Queensland fought back to briefly lead the Lions, despite being down two men, before losing their Super Rugby clash 27-20 in Johannesburg.
Late last year I wrote an article titled ‘The Aussie Super Rugby teams should not ruin the 2019 Super Rugby season by resting Wallabies’.
In it, I argued that the highly improbable scenario of Michael Cheika coaching the Wallabies to World Cup success this year meant that it wasn’t worth risking a good Australian Super Rugby season by resting Wallabies from Super Rugby duties.
It’s a sentiment I stand by and subsequent events have shown the cost of this policy to the Super Rugby teams, with four players being injured during a hill-running exercise at Cheika’s January training camp.
Why would the best professional rugby players in the country need schoolboy motivational strategies to maintain their personal fitness?
That Cheika couldn’t come up with better use of the Wallabies’ valuable time has only reinforced my view that it is going to be a tough World Cup to be Australian.
The other event that raised red flags about the rotation policy was the Waratahs’ home loss against the Sunwolves in Round 7.
A week after beating tournament leaders the Crusaders, Bernard Foley, Jack Dempsey and Adam Ashley-Cooper were all rested during this game.
This led to questions about whether coach Daryl Gibson should have rested his players for a game that was considered to be a bankable win had they played their full squad.
Do Australian teams compete in Super Rugby to win trophies, or are they in it to get an acceptable number of wins against lower-ranked teams? I reckon most fans would expect the answer to be to win trophies.
If they are in Super Rugby to win trophies, then they need to be able to beat the best teams.
Having their best players get adequate rest during the season can only help them beat the best teams.
Therefore, even discounting the Wallabies resting policy, Australia’s back-up Super Rugby players need to capable of beating the weaker teams so that the best players can be fresh for the tougher games.
Starting games against weaker teams can also serve as a valuable opportunity for the back-up players to gain experience, providing Australia’s teams with much needed depth.
So based on these considerations, Daryl Gibson’s decision to rest his best players against the Sunwolves was a reasonable calculated risk, which unfortunately didn’t pay off on this occasion.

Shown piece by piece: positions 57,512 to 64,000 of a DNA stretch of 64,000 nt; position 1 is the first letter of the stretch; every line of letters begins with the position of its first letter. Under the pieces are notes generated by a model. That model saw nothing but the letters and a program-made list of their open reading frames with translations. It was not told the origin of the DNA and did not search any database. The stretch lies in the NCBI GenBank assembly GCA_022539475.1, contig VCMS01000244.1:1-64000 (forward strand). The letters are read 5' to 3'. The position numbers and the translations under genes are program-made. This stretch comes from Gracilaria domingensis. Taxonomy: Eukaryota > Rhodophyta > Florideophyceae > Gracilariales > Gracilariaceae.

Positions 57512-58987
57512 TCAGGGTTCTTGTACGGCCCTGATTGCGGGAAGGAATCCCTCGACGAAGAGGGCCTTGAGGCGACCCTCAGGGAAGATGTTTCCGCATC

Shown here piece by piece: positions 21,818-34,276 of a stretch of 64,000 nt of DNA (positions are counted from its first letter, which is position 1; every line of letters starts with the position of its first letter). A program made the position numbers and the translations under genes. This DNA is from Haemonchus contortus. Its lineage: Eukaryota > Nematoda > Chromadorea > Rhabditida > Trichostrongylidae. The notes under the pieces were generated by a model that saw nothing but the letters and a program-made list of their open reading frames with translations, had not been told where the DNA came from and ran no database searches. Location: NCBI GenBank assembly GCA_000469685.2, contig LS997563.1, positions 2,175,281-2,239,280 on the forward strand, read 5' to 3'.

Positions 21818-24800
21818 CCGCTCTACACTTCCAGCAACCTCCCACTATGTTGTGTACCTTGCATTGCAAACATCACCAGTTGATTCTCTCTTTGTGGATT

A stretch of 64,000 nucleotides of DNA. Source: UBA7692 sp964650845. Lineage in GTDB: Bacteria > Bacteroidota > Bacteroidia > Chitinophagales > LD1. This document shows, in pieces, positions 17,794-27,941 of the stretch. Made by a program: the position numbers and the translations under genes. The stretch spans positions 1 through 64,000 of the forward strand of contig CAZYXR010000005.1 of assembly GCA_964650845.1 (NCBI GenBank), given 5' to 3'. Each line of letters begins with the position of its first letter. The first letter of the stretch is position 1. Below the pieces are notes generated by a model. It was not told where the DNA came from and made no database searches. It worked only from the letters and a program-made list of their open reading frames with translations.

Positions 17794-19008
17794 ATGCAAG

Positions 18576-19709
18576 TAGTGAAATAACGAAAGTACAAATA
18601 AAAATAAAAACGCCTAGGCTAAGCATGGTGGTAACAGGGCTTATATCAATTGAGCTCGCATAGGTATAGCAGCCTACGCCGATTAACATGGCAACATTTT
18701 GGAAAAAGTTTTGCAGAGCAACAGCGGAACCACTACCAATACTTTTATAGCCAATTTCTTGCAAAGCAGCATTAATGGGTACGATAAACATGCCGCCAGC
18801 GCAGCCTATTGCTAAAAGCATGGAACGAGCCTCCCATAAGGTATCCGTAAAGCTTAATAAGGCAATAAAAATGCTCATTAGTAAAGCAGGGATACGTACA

This brings me to my own team, the Queensland Reds, who have just enjoyed their first win against the Sharks in Durban for 15 years.
This game demonstrated that the Reds are looking more and more like a genuine team, not just a collection of individuals, with every player being a cog in the machine.
However, blockbusting Reds captain Samu Kerevi played a major role in the win. His frenetic work rate and powerful impact in attack gave the Reds a great deal of go-forward, and the skipper played a direct role in two out of their three tries.
There is a parallel here with the Waratahs’ situation, as the Reds will come off this good win onto a bye and then play the Sunwolves at home in a fortnight.
The question is whether Samu Kerevi – who has played every game this season – should be rested.
Should coach Brad Thorn play it safe and bank the win against the Sunwolves, opting to rest Kerevi for Wallabies duties during a tougher game later in the season, for example away against the Chiefs in late May?
Or should he risk the Sunwolves game and the torrent of criticism that would come if the Reds lost by resting Kerevi in a fortnight?
I would prefer that the Reds play Super Rugby to win, and take the risk like Gibson did with his Waratahs.
Kerevi’s likely replacement, Duncan Paia’aua, is a classy inside centre who has had a slow season due to what looks like a case of the yips with his handling.
However, an intensive fortnight’s training to get him back up to his previous standard of excellence – and with in-form players like Bryce Hegarty and Chris Feauai-Sautia either side of him – I’d back the Dunc to fill Kerevi’s boots to beat the Sunwolves.
I hope that Australian Super Rugby coaches continue to take risks like Gibson did with his Waratahs and I hope that fans cut them a bit of slack if it doesn’t pay off.
Because taking risks is what will raise Aussie rugby out of mediocrity and into genuine competitiveness.